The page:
ICE removes child molester convicted in Washington state to Mexico
TACOMA – U.S. Immigration and Customs Enforcement (ICE) officers removed a Mexican national convicted in Washington state of three counts of child molestation, Dec. 8.
Horacio Ornelas-Lomeli, 38, was removed from the U.S. via an ICE Air Operations charter flight and transferred to the custody of Mexican authorities.
On Aug. 14, 2017, the Tacoma Police Department arrested Horacio Ornelas-Lomeli for child molestation and detained him at the Pierce County Jail. On Aug. 15, 2017, officers from ICE’s Enforcement and Removal Operations (ERO) lodged an immigration detainer with the jail. On May 8, 2018, Ornelas-Lomeli was transferred to the Washington Corrections Center and ICE ERO officers again lodged a detainer.
On March 30, 2018, Ornelas-Lomeli was convicted of three counts of child molestation in the second degree, sentenced to 57 months confinement and later remanded to the custody of the Airway Heights Corrections Center to serve his prison term.
On Nov. 9, 2020, Ornelas-Lomeli was released from the Airway Height Corrections Center and transferred to ICE custody.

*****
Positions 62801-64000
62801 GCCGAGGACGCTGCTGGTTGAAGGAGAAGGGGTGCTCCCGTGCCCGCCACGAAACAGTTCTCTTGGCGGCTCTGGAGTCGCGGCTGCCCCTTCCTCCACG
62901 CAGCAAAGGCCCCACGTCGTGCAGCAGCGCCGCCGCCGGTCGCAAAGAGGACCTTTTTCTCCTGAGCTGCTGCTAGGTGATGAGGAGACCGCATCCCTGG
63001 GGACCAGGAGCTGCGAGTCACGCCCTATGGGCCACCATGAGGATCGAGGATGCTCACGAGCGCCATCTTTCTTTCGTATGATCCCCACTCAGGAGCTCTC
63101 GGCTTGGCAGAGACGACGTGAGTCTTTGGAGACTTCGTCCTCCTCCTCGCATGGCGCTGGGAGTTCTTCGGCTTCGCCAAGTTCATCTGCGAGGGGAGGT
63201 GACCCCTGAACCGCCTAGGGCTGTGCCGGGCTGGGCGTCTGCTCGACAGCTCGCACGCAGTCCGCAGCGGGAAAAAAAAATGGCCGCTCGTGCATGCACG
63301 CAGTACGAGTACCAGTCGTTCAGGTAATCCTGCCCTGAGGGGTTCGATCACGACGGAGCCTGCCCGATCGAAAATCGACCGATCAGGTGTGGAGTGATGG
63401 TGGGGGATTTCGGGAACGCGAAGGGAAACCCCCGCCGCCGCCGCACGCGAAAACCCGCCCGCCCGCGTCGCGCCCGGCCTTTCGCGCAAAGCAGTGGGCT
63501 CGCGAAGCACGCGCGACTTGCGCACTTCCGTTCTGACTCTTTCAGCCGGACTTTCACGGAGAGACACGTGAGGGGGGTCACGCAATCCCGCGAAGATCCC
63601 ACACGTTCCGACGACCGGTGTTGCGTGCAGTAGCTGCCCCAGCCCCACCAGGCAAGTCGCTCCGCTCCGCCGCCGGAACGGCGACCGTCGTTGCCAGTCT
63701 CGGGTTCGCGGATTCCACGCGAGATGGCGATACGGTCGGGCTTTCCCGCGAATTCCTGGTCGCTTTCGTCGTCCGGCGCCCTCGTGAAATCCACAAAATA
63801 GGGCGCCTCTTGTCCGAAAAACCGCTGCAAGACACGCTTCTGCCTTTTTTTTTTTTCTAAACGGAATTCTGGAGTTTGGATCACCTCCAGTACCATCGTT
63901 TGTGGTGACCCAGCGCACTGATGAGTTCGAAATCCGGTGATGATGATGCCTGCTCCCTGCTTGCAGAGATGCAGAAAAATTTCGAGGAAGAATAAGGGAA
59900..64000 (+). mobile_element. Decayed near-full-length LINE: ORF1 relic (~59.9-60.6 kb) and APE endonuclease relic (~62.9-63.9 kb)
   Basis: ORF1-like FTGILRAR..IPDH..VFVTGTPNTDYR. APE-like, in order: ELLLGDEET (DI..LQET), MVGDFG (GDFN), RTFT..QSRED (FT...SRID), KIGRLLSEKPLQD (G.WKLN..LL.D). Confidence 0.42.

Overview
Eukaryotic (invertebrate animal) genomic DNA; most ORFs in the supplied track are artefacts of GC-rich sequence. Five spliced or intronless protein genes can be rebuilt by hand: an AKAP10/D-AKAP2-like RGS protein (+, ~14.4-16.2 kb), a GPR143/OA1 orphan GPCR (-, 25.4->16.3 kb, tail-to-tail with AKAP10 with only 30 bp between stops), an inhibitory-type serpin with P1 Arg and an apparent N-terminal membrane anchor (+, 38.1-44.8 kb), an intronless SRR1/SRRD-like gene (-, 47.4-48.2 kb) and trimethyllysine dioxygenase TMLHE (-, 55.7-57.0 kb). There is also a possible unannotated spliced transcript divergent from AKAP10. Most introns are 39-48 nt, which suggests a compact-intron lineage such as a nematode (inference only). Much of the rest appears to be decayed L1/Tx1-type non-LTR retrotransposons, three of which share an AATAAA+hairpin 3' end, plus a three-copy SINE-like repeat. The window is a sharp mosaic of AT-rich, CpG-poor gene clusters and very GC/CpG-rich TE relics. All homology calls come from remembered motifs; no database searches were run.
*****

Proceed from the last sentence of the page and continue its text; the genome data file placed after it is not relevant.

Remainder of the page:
ICE lodges immigration detainers on individuals like Ornelas-Lomeli who have been arrested on local criminal charges and who are suspected of being removable, so that ICE can take custody of that person when he or she is released from local custody.
“As law enforcement agencies, we owe it to the young victims in these types of cases to do all we can to keep these offenders as far away from them as possible,” continued Asher. “Immigration detainers are simply another tool that helps us do that.”
U.S. Immigration and Customs Enforcement (ICE) is charged with enforcing federal immigration laws enacted by Congress. Officers with ICE’s Enforcement and Removal Operations (ERO) are sworn law enforcement officers who carry out the arrest, detention and removal of aliens found to be in the United States unlawfully. ICE allocates the agency’s finite immigration enforcement resources by prioritizing public and national security threats, immigration fugitives and illegal reentrants. However, all of those in violation of immigration laws may be subject to immigration arrest, detention and, if found removable by final order, removal from the United States.
Aliens processed for removal may receive their legal due process from federal immigration judges in the immigration courts, which are administered by the Executive Office for Immigration Review (EOIR). EOIR is an agency within the U.S. Department of Justice and is separate from the U.S. Department of Homeland Security and ICE. Immigration judges in these courts make decisions based on the merits of each individual case. ICE officers carry out the removal decisions made by the federal immigration judges.